Friday, January 08, 2010

30 Days of Touch -- Keyboard

The computer keyboard. I've spend a lot of time today touching it. From the time I got to the office to answer an email from my boss, to memos to staff about various and sundry things, to showing a new consultant around our information database, to instant messaging a staff person in Seymour, to chatting with a friend, to searching for songs on I-tunes, to ... Well, you get the idea.

A lot of things I did involved the keyboard, today. A smallish piece of technology (compared to the computer box or LCD) that is based, in many ways on a quickly becoming antiquated technology (the typewriter), it still is key to my productivity. My keyboarding skills, which were none too great in the typewriters day (I used to pay people to type my major papers in college) serve me well today. I can input information almost as quickly as I think it. And, indeed, the act of inputting it helps me think about ... um... what I'm thinking about. To see the words or numbers appear on the screen makes them real somehow and the lag between be my typing and my thinking gives me at least some small chance to reflect on what is appearing there. And if I want it to stay "appeared" or whether it's time to backspace and/or delete.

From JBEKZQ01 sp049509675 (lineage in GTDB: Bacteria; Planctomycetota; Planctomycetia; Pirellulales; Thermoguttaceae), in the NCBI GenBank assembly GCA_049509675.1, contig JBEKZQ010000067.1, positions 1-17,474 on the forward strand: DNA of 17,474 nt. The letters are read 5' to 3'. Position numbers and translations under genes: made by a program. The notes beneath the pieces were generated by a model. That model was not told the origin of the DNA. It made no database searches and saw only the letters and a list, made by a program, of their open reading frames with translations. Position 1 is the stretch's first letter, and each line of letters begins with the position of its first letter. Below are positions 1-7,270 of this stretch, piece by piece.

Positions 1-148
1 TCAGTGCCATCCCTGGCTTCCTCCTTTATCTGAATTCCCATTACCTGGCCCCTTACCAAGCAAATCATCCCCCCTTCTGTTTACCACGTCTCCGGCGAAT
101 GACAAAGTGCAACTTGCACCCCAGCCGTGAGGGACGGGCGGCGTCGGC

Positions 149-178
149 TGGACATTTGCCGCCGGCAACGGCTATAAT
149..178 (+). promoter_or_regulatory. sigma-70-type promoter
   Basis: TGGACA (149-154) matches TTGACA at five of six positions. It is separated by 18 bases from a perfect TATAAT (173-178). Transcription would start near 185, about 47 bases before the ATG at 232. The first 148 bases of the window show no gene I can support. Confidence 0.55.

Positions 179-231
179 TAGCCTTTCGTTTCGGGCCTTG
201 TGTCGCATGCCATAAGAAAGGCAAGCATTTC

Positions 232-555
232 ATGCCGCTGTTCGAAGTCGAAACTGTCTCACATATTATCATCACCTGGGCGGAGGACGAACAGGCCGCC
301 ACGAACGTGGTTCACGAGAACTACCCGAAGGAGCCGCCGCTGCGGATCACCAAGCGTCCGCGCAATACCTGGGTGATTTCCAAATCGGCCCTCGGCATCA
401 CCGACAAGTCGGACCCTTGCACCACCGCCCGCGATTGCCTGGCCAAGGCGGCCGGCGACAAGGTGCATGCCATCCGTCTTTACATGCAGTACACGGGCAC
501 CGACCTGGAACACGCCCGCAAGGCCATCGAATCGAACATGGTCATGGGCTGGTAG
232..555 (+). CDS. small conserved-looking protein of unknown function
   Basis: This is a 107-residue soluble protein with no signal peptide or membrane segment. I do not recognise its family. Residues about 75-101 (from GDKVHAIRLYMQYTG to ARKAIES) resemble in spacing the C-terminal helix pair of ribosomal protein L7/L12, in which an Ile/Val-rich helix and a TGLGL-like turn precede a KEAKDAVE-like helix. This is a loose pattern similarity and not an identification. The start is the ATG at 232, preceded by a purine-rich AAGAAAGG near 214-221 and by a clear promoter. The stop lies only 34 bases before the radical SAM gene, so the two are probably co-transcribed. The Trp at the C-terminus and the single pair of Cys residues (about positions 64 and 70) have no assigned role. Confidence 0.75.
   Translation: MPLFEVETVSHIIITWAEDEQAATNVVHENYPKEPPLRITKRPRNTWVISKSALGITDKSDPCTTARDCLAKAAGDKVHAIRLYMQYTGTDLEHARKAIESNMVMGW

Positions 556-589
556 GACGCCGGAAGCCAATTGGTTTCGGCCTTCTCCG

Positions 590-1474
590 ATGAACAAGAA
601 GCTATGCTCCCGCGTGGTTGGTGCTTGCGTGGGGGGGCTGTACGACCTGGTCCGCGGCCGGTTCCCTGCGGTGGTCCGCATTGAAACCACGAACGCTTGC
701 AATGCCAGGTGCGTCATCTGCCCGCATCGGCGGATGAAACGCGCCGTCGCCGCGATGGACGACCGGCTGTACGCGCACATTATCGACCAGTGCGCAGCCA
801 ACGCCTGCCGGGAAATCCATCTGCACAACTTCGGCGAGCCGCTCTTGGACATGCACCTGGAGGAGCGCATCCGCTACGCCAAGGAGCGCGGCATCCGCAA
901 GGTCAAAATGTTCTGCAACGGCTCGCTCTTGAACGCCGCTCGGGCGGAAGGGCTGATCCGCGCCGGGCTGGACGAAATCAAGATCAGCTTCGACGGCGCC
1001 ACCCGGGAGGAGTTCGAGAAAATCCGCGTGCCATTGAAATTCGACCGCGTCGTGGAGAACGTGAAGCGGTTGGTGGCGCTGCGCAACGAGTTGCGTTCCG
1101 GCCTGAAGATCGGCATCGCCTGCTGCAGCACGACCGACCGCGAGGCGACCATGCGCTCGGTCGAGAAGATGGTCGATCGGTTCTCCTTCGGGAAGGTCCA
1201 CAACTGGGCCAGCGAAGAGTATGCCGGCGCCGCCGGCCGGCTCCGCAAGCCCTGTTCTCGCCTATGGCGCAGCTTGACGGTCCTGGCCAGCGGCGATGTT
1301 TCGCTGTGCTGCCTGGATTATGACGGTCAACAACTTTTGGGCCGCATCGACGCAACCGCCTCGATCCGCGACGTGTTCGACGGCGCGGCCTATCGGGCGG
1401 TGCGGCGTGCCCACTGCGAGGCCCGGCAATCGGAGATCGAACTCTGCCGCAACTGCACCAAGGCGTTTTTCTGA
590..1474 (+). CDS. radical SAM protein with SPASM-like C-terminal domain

Especially emails that begin "Dear Idiot" or other such things.

And I can use that keyboard even in the dark (like right now) -- the only light coming from the computer screen. I don't look the keyboard. I know it by heart. My fingers move and the words and phrases jump into life up on the screen. Almost magically.

As I thought about touching these little plastic pads arranged ala' QWERTY, I began to think about things that I touch that help me spiritually slow down and think about what I'm feeling. What's my spiritual keyboard?

I have decided it is something that I cannot really "touch" but that touches me -- and that is spiritual silence. It is my touchstone. My keyboard. That which I finger and helps me think. Just as the rhythm of the keyboard helps me think about that which I really wish to say, so too does the rhythm of holy silence help me think about the things that I really wish to feel or pray or believe or act on.

Silence, likewise, mysteriously brings my soul's thinking in to crystal clarity -- without me really paying attention to how it's working. In the same way that I don't need to look at my fingers on the keyboard. They know their way. The soul knows its way. What I need to do more frequently is relax into that way, the way I relax when my writing is going well. To go with the the word flow. To go with the Spirit's flow.

So I am grateful tonight for the feel of little black plastic keys under my fingers.

And for the silence in my soul.


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